Our corn didn't look a lot worse than this last year, I don't think. It's obviously not something that we're growing well yet, but at least it is growing. We'll just have to wait and see how it does.

And finally, we could barely get a bean to germinate last year, and once they did germinate the deer ate them. This year, we've gotten at least partial germination out of every bean and some beans, like these Trionfo Violetto are going like gangbusters. A few have been pruned, but I think the deer mostly didn't find them until they were a little less tender than they liked. Good. I definitely expect to be eating beans within about 2 weeks.

So, what a difference, eh? That's warmer weather, more dedicated watering, a wee bit more experience, and 30 cubic yards of compost, mostly 2 year old elk manure. Let's not forget the elk manure; three cheers for it!


Kevin Kossowan said...

Wow. Gardening is truly an adventure from year to year, heh? I often quietly curse being limited to space in the city, but am often reminded by my rural friends that it is to great advantage to have no deer or bears robbing my crops. Worst I have is house sparrows pecking at beet and chard seedlings.

Glad to see you're lined up for a whopper of a harvest season this year. Can't wait to hear more about it!

Ferdzy said...

Kevin, I am very, very happy to report that we have no bears. *knocks wood* Raccoons and skunks, yes; but they are also pretty urban critters. You are lucky if you don't have them at least passing though.

Yes, it's looking very good. We went out and looked at things this morning and discovered that in fact, we have a small handful of beans ready. Lunch, here we come!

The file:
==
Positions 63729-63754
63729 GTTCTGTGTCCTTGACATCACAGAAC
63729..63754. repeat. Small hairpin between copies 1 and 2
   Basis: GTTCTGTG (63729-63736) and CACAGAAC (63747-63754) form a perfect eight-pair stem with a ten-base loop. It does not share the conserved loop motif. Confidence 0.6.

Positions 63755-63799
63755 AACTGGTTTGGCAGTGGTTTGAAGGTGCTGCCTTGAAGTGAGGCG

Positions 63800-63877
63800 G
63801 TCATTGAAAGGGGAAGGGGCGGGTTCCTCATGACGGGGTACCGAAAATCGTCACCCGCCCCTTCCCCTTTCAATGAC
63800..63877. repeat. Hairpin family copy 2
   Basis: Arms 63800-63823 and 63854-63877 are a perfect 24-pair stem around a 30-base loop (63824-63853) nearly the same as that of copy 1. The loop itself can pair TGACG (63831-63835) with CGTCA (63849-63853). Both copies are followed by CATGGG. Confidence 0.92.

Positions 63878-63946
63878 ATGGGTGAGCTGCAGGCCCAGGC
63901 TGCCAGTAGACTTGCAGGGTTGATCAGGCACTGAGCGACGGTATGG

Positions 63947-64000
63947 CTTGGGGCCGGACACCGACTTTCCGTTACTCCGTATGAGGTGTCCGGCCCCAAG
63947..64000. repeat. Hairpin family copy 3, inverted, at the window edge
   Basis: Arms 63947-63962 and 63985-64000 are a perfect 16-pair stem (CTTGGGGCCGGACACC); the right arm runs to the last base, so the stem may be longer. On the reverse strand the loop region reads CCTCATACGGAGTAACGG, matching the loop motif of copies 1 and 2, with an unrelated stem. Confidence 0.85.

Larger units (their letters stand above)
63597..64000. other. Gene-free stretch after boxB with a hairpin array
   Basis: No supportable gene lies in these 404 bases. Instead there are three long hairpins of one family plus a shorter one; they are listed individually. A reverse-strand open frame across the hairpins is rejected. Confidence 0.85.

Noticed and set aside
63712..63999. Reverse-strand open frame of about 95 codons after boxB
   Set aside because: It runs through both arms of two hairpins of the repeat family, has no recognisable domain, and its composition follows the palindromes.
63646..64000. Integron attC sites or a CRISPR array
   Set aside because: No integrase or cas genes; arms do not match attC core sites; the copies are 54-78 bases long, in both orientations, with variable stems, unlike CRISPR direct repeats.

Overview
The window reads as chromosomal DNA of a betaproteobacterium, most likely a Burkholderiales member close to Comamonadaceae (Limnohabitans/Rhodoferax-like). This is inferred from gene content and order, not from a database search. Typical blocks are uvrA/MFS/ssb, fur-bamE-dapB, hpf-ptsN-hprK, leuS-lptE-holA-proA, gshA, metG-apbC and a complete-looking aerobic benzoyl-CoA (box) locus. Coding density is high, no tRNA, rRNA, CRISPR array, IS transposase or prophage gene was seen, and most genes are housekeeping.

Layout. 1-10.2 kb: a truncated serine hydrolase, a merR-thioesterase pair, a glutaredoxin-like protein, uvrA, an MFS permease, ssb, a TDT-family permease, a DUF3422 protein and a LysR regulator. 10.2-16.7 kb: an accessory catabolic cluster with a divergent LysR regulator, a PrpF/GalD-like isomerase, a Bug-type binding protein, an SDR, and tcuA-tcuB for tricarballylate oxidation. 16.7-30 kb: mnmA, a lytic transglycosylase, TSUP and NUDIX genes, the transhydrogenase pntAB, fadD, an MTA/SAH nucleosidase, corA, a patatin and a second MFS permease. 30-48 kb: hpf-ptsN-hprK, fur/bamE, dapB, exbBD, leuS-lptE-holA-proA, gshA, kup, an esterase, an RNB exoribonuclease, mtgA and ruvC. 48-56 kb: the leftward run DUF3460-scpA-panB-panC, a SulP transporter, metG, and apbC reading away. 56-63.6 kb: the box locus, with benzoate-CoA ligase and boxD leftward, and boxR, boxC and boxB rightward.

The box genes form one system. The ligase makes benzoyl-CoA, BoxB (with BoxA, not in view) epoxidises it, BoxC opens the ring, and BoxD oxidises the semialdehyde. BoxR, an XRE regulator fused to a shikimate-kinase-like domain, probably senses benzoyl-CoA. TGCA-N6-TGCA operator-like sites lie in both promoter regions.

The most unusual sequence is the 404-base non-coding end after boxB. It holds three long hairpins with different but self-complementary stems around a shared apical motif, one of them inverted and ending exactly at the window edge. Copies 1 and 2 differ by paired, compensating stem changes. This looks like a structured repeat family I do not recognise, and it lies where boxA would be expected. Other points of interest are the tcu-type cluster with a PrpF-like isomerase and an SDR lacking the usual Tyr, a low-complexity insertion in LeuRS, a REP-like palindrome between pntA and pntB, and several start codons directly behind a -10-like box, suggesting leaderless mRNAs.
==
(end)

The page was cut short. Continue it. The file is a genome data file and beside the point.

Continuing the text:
CallieK said...

I live in downtown Toronto and I have to fight with squirrels, raccoons and a thieving possum to harvest a lot of my veggies. Last year I had a bumper crop of tomatillas and I actually got to harvest about 5. And there's always the neighbourhood pets who like to dig, poop and sometimes run through my gardens. At least in the country you're allowed to use lethal methods to deal with garden pests ( not that you would but it must be a tempting option)

Ferdzy said...

Yeah, I'm pretty sure we're dealing with fewer animals overall than we were in the city. It's just that the deer are... efficient. Damn their eyes. And the things that are smaller and eat proportionally less tend to arrive in batallions.

People think gardening is a nice, peaceful activity, but it isn't, really. It's an all-out war of nerves and inteligence against relentless foes. Good luck to you this year. Maybe some bird-netting would help?

And look on the bright side: no bears. Or elephants; I hear gardeners who have elephants are really SOL.

Melynda said...

What a great garden you have crafted. Great stuff!